Aside the present incumbent Lamine Diack, since the IAAF was founded in 1912 only four other Presidents have been elected by Congress.
J Sigfried Edström (Sweden)
in office between 1912 and 1946
Born in Morlanda on November 21, 1870, Edström was educated in Gothenburg and then Zurich, Switzerland. An engineer by profession, he was a very good sprinter in his youth and set a Swedish 150m record. In 1901, he was elected as the president of the Swedish Athletic Association and two years later was one of the founders of the Swedish National Sports Foundation.
He was among the organisers of the 1912 Olympic Games in Stockholm and in this capacity sent written invitations to interested parties to attend the inaugural Congress on July 17, 1912, which lead to the formation of the IAAF.
The hallmark of his 34 years as president was a staunch defence of amateurism but his highly skilful leadership, aided by residing in a neutral country and linguistic skills which included speaking fluent German and English, helped the IAAF steadily expand its scope and influence as well as weather the storms brought about by two World Wars.
Edström stood down as IAAF president in 1946 to become the International Olympic Committee president, a post he held for six years before retiring at the age of 82. He died in Stockholm on March 18, 1964.
Lord Burghley (Great Britain)
in office between 1946 and 1976
Born David Cecil into an aristocratic family neat Stamford on February 9, 1905, he famously won the 1928 Olympic Games 400m hurdles gold medal in an Olympic record in 53.4. In 1931, he was elected as a Conservative Party member of the British Parliament, a position he kept for 12 years, although he was given leave of absence to compete at the 1932 Olympic Games.
He was also head of England's Amateur Athletic Association from 1936 to 1976. After service during World War II as the governor of Bermuda, Burghley was an instrumental part of the organisation of the 1948 Olympic Games in London.
Among Lord Burghley's many significant achievements were assisting the admission of the Soviet Union into international sporting bodies after World War II and dealing with the difficult issue of a divided Germany. Under Burghley - although he was also officially known as the 6th Marquess of Exeter after the death of his father in 1956 - athletics also enhanced its position within the Olympic movement and strengthened its financial position from the distribution of International Olympic Committee television revenues.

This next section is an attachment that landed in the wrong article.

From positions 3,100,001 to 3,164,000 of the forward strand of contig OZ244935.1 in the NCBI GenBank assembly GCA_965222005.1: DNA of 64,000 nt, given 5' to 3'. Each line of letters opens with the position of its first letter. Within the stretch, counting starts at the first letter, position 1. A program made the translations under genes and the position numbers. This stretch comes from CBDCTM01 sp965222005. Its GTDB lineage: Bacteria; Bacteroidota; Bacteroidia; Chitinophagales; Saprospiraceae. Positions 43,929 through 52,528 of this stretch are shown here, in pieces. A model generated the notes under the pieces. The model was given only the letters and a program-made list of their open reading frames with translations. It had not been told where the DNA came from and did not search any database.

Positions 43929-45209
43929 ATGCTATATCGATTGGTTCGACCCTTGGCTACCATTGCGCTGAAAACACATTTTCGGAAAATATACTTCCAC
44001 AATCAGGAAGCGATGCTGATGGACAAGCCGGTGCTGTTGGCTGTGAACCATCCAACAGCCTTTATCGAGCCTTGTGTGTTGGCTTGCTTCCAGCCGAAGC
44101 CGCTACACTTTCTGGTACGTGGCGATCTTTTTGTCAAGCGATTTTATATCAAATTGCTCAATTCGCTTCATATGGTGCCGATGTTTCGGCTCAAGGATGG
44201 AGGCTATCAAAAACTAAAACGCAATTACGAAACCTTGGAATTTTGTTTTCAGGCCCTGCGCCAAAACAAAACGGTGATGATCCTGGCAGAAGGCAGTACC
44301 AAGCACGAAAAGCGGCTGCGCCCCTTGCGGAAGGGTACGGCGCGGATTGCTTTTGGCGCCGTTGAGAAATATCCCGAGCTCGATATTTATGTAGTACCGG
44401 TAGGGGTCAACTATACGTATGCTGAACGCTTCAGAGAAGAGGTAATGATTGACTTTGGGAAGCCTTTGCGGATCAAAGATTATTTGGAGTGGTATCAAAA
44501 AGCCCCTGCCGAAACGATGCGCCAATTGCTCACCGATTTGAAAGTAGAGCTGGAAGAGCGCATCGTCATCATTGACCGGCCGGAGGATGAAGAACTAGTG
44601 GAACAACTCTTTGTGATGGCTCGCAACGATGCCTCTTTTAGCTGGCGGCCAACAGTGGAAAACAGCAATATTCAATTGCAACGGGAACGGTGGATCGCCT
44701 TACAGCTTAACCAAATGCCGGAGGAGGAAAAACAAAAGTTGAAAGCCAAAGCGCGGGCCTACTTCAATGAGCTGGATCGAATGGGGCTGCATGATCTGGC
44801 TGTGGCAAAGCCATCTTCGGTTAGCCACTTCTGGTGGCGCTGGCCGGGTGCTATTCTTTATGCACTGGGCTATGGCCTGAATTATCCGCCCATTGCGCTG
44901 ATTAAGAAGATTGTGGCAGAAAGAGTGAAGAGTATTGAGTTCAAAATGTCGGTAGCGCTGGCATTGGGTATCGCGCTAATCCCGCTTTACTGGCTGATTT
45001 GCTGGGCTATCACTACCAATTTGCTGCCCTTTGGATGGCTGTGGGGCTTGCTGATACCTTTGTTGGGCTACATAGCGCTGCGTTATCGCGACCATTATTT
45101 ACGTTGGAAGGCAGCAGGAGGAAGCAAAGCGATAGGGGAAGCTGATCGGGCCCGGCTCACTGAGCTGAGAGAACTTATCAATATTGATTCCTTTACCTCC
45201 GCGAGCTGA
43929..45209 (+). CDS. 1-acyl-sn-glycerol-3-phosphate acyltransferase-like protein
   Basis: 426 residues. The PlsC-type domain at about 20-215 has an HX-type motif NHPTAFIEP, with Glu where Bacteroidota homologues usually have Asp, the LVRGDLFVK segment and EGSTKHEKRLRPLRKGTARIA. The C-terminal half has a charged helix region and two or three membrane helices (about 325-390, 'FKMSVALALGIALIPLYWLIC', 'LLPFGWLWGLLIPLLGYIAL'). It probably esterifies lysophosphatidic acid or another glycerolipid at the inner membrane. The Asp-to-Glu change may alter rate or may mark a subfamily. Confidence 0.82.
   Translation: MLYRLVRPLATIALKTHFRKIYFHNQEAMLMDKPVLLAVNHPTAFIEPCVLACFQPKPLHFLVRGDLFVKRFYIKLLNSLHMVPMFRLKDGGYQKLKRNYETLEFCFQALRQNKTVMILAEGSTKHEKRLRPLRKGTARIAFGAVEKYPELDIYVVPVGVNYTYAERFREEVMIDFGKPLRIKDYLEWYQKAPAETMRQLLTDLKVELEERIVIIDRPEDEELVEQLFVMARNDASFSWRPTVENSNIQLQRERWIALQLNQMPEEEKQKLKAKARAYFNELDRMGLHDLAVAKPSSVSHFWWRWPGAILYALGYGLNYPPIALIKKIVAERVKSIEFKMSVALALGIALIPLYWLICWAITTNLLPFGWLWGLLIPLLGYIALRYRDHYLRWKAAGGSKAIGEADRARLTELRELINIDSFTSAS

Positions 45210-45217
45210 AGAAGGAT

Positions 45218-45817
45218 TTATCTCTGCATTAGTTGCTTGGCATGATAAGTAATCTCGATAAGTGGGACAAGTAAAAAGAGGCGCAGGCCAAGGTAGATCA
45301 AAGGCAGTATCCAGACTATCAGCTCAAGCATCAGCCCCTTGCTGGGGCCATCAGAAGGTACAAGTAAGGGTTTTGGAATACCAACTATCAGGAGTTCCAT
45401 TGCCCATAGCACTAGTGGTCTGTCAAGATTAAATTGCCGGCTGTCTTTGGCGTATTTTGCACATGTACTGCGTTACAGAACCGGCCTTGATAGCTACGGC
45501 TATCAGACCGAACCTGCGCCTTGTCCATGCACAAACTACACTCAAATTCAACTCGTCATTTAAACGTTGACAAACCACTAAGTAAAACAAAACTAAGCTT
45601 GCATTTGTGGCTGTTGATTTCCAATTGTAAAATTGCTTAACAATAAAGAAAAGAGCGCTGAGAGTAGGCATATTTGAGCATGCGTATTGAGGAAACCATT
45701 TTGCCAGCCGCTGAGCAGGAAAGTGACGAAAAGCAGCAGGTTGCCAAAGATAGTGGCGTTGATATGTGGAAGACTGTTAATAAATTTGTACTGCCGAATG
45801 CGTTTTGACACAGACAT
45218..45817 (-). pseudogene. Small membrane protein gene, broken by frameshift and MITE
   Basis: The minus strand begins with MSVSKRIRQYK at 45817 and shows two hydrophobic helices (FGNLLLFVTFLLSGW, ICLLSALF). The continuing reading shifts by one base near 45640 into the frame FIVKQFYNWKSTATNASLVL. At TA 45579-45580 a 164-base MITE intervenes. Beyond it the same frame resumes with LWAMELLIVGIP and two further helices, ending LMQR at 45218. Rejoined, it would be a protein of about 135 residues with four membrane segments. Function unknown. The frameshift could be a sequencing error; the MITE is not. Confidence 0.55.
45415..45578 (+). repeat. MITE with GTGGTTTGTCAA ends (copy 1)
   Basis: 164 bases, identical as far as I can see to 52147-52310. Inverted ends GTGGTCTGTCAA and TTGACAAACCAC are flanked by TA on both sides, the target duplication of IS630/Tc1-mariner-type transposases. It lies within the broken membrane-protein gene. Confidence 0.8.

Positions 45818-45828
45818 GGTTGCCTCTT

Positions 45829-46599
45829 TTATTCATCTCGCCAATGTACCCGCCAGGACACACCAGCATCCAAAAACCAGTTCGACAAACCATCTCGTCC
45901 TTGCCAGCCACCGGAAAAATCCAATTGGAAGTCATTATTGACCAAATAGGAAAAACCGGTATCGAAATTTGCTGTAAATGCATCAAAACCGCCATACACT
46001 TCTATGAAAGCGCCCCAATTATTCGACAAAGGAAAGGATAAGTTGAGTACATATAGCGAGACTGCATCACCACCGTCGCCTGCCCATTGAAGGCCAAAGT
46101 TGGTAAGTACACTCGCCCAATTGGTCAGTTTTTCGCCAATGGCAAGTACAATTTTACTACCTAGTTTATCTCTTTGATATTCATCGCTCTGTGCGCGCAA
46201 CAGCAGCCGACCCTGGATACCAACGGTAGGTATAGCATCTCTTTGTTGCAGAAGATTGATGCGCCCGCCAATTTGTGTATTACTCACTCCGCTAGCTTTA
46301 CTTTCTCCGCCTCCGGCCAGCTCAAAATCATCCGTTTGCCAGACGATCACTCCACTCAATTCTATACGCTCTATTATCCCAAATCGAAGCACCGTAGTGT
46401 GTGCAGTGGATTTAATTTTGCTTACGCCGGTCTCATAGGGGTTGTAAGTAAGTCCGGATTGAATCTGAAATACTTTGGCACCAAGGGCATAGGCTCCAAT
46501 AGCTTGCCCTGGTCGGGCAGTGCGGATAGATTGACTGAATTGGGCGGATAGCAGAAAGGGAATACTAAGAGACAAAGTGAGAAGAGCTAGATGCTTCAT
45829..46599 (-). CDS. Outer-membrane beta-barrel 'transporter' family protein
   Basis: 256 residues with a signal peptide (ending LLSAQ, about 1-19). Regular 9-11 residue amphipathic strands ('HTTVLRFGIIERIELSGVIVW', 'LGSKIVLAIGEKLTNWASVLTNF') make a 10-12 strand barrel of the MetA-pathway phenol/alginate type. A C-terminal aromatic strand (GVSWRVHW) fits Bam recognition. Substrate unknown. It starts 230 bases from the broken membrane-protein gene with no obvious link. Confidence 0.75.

However, his final years as IAAF president before standing down in 1976 were turbulent, with many countries outside Europe were clamouring for a greater say in the decision making of the Federation. He died on October 22, 1981.
Adriaan Paulen (The Netherlands)
in office between 1976 and 1981
Born in Haarlem on October 12, 1902, Paulen was a Dutch champion at 400m and 800m and a competitor at three Olympic Games. He also set a world record over 500m (which was then an official distance) in 1925 and was a motor sports fanatic, competing eight times in the Monte Carlo Rally.
During World War II, Paulen was a member of the Dutch resistance and was made a Colonel in the US Army. After the end of hostilities, he became the Dutch athletics federation president in 1946 and held that post until 1964. He was the director of the Dutch Olympic Committee between 1965 and 1970 but retained an extensive involvement with athletics, becoming the European Athletics Association president upon its formation in 1970 until 1976, when he was elected as the third IAAF president.
Curiously, at the age of 73, he was two years older than the man he was succeeding but Paulen was active in addressing many of the relevant issues of the changing times. The first IAAF World Cup in 1977 was contested during his brief presidency and he set in motion events that lead to the first IAAF World Championships in 1983.
Paulen stood down as IAAF president in 1981 and died in Eindhoven on May 9, 1985.
Primo Nebiolo (Italy)
in office between 1981 and 1999
Born in Turin on July 14, 1923, Nebiolo studied law before a successful business career in construction.
His sporting achievements as a long jumper were relatively modest compared to other IAAF presidents but he quickly gained a reputation as an able administrator, doing much of the work that ensured his native city successfully staged the 1959 World Student Games.
He was elected president of FIDAL, the Italian athletics federation, in 1969 and three years later he was also elected to the IAAF Council before becoming president in 1981.
Nebiolo expanded the IAAF calendar into the form we know it today, especially with the introduction of events such as the IAAF World Junior Championships, as well as moving the show piece IAAF World Championships to a two-yearly cycle.
A pivotal moment in the political history of the IAAF came in 1987 when Nebiolo insisted on changes to the voting structure of Congress, which had been biased towards the 'traditional' powers', to one-member one-vote.
Nebiolo will also be remembered for substantially increasing the sport's finances revenues via commercial sponsorship and developing the IAAF's own television revenues as well as giving much greater attention to the issue of doping in sport and fighting drug cheats.
He suffered a fatal heart attack in Rome on November 7, 1999, the only president of the IAAF to die in office.